Tomorrow night, I will be supporting Juventus.
Barcelona bought up Neymar and the ‘muncher’ in just one summer to add them to the best footballer I have ever seen play, and that includes Johan Cruijff. A club that was built around total football and boosted a phenomenally successful youth academy and strategy, is now just buying super starts left, right and centre. Why? Because it can. I understand that money is part of football and that will never change. But fairness and adventure are key components for the long-term survival of the game and both are badly missing, both in England and in Europe. No club should be allowed to field three of the world best in their attack if they are not all home grown imho. It is vulgar.
We have the old rich and the new rich and the former have become even more powerful with the introduction of Financial Fair Play (FFP). Bayern is so powerful in Germany that it can just brutally stretch its financial muscle to lure away the very best from its direct competitor. They killed the competition by taking Lewandowski and Gotze away from Dortmund, weakening their opponent and strengthening their own team in one go. What Klopp has done with Dortmund is phenomenal and should have formed the basis for long-term success, but as we know, he has left and that club’s future is uncertain now. It remains to be seen whether anyone can compete with Bayern for years to come.
Luckily, some clubs still defy the financial powerhouses and we all should rejoice in Atletico Madrid’s battle for another La Liga title last season. Simeone is the Spain equivalent of Jurgen Klopp and we have to hope he will stay put and fight the financial, power-corrupt beasts of Real and Barcelona for years to come.
In The Netherlands it is Ajax and PSV who will dominate the Eredivisie for years to come. Holland, like Germany, had an exciting period of multiple competition winners in the second part of the last decade, but the traditionally dominant teams have established themselves firmly at the top again. They do it by buying up the best players of their closest competitors: it deprives the latter of the talent to fight for the title and finances the former by reselling the best the Eredivisie has to offer. Strootman and now Memphis Depay last just a couple of season before they are sold on for many millions, and some of that money is used again to buy the next crop of talents…. It sucks.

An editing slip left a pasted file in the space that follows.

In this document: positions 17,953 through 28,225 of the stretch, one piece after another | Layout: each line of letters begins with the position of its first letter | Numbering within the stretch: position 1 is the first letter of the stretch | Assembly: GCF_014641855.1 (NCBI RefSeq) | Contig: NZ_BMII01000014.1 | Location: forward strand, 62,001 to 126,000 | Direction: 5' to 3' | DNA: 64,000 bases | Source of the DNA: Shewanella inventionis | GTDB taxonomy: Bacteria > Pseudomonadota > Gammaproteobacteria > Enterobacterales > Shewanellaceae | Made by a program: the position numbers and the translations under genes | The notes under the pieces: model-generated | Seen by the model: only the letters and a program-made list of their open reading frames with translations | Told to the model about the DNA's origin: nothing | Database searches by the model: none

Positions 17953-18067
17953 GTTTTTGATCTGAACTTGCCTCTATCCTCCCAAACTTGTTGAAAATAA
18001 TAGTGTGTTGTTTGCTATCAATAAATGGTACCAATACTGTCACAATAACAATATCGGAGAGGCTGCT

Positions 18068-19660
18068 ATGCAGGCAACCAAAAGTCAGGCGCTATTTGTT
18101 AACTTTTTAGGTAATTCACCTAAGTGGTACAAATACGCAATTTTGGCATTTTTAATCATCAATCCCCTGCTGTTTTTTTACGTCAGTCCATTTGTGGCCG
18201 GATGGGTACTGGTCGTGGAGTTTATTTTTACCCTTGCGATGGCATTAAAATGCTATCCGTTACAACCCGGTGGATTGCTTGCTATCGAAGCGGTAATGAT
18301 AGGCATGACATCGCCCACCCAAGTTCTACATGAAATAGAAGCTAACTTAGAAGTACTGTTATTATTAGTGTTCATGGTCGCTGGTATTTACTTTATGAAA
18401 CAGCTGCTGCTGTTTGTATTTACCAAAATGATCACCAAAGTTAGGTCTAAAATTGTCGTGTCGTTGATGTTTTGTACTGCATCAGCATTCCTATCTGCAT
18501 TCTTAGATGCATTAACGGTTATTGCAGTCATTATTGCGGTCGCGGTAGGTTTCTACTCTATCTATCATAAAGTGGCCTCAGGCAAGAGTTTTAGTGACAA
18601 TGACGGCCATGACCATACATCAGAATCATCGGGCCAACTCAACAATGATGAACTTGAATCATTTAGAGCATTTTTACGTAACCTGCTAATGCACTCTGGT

Juventus – La Vecchia Signora – is of course a proper, established powerhouse, but Italian football has lost a lot of its dominance in Europe in the last decade. They don’t get the crowds and more and more top players prefer Spain, and often England or Germany, to Italy for the best years in their careers. However, Juventus has many supporters in Italy and the rest of the world and they have reinvented themselves after the dark years on 2006 and 2007, when they were relegated for alleged involvement in a football scandal and stripped of their 2005 and 2006 titles (won under Capello). They moved into 40,000+ stadium in 2011 and have dominated the national game ever since, with four titles in a row and doing the domestic double this year.
Juve have a very decent squad, and Pirlo is one of my favourite non-Arsenal players: despite his age he is still a joy to watch. Then there is the mega-talented Pogba, the energetic Lichtsteiner, the shrewd Patrick Evra and Carlos Tevez (who both know the secret of a long life…. is knowing when it is time to go), ancient Roman God Buffon and, hopefully soon to be Gunner, Arturo Vidal. They have bought well and have been able to keep hold of their players in recent years and, as far as I can judge, are managed properly now. Barcelona are of course the favourites, but would it not be good for football if the Old Lady takes the cup with the big ears home tomorrow? It would offer hope for Arsenal that the European powerhouses of Bayern, Barca and Real can still be beaten to the biggest club price in Europe.